OULC votes to abolish private schools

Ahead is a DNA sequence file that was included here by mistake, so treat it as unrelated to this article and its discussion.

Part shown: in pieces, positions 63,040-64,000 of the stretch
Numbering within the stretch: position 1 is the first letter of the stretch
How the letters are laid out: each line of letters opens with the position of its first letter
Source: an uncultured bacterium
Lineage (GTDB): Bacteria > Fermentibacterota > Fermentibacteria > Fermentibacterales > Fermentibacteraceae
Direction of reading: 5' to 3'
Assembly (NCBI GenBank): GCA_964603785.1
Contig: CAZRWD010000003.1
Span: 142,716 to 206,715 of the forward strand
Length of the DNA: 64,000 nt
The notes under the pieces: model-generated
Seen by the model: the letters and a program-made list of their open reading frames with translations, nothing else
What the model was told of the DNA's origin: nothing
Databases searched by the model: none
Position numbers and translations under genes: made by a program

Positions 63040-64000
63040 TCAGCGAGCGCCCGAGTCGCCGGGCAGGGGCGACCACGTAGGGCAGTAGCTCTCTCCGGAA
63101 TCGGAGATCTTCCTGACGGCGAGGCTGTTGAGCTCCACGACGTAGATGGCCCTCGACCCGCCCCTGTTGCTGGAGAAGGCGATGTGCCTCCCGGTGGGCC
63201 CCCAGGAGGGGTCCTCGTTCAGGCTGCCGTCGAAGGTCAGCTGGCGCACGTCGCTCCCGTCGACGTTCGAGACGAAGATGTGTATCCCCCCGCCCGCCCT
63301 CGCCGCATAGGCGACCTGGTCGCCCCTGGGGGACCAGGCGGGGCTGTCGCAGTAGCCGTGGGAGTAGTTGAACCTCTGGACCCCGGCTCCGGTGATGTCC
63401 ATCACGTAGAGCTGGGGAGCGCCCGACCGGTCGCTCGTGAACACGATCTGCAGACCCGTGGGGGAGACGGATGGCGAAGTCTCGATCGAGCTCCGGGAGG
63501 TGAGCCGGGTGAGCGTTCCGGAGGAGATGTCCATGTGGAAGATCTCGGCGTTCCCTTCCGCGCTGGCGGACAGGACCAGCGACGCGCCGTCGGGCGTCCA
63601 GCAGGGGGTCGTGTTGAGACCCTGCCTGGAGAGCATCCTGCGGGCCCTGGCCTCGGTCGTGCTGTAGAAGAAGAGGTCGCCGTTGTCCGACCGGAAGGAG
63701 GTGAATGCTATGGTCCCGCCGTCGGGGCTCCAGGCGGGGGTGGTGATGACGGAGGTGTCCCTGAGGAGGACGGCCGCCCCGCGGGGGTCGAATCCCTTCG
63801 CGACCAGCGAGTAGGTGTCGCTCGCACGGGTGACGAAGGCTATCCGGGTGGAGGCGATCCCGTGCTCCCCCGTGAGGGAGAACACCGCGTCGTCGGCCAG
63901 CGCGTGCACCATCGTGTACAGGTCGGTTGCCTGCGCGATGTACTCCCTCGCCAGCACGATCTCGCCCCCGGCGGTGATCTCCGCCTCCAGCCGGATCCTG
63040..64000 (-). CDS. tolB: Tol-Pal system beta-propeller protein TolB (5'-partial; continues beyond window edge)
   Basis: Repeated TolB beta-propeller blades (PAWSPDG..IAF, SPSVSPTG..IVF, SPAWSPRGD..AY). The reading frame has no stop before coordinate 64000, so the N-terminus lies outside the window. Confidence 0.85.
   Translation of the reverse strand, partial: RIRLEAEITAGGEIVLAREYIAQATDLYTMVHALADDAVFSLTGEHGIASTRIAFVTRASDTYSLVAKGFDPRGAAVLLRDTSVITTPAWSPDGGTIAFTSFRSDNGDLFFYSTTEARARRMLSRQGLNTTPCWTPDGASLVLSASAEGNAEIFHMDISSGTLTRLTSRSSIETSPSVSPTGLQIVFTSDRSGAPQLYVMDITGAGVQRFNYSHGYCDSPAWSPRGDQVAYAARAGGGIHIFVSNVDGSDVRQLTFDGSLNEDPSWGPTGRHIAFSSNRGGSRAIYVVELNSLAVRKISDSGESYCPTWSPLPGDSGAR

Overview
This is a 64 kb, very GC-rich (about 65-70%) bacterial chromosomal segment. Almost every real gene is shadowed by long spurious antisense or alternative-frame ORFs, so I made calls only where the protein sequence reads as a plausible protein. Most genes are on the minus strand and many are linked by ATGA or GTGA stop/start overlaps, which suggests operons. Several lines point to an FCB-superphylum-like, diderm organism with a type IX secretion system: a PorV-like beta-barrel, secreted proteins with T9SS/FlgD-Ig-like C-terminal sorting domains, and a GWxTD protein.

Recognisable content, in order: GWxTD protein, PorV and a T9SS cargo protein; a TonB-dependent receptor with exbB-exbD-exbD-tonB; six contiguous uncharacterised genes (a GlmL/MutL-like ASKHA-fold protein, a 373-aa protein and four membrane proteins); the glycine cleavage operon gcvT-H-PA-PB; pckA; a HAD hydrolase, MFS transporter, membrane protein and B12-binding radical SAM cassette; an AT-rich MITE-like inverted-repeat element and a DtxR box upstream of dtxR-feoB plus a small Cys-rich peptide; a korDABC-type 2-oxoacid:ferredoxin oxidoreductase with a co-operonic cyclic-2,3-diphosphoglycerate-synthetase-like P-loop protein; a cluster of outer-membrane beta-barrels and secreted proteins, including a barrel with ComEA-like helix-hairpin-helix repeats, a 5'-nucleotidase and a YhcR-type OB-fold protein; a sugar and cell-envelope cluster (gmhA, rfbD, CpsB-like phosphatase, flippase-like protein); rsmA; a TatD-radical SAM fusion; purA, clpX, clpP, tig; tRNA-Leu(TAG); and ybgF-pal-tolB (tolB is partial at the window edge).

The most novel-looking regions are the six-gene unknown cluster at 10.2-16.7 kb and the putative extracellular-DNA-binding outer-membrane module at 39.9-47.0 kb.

first_imgThe motion resolved to “support Abolish Eton’s fundamental aim of ending the private education sector and bringing private schools under public administration.” Recognising this, the club resolved to mandate the co-chairs to petition Angela Rayner MP, the Shadow Education Secretary, to support the policy’s inclusion in Labour’s official election platform. A friendly amendment was also added to call on club members to individually submit the proposal to the Labour party’s manifesto crowdsourcing website. Speaking from the floor, one member quoted OULC’s founding chair on the reason for establishing the club: “That those who have more to lose than their chains may stand in solidarity with those who do not.” This comes a month after the group successfully persuaded delegates at the Labour Party conference to vote in favour of adopting the abolition of private schools as official party policy. Shadow cabinet ministers later hinted that the policy would not be included in the party’s 2019 election manifesto, which has yet to be released. Asked whether the club would be supporting the Abolish Eton campaign’s call for a 7% cap on private school students at top universities, Staker said the motion deliberately avoided specifics and instead expressed support for the campaign’s fundamental aims. At their General Meeting this evening, Oxford University Labour Club voted in favour of a motion to support the Abolish Eton campaign, also known as the Labour Campaign Against Private Schools.center_img The motion, proposed by co-chairs Meg Howells and Jay Staker, states that “we, as an Oxbridge Labour Club have a special responsibility to speak out against institutionalised privilege in education.” However, Holly Rigby, coordinator of the Abolish Eton campaign, recently told the Guardian: “There is no justification for the fact that young people’s opportunity to flourish and fulfil their potential is still determined by the size of their parents’ bank balance.” Some have suggested that the Labour Party are unlikely to wholeheartedly adopt the policy in their manifesto, despite the support of conference delegates. The New Statesman‘s Patrick Maguire reported during Labour conference: “The policy prescription drafted by campaigners is, it is unlikely to be adopted in full. This is partly because of its radicalism. The suggestion that a Labour government would expropriate the assets of private schools alarms some of those who will ultimately be responsible for translating last night’s vote into a workable programme of policy.” Responding a concern from the floor that the motion could impact the club’s inclusiveness, Howells said: “It’s nothing personal. We’re not going after individuals. Our issue is with the system and the positions of privilege it creates, not the people who were put in those positions through no fault of their own.”last_img

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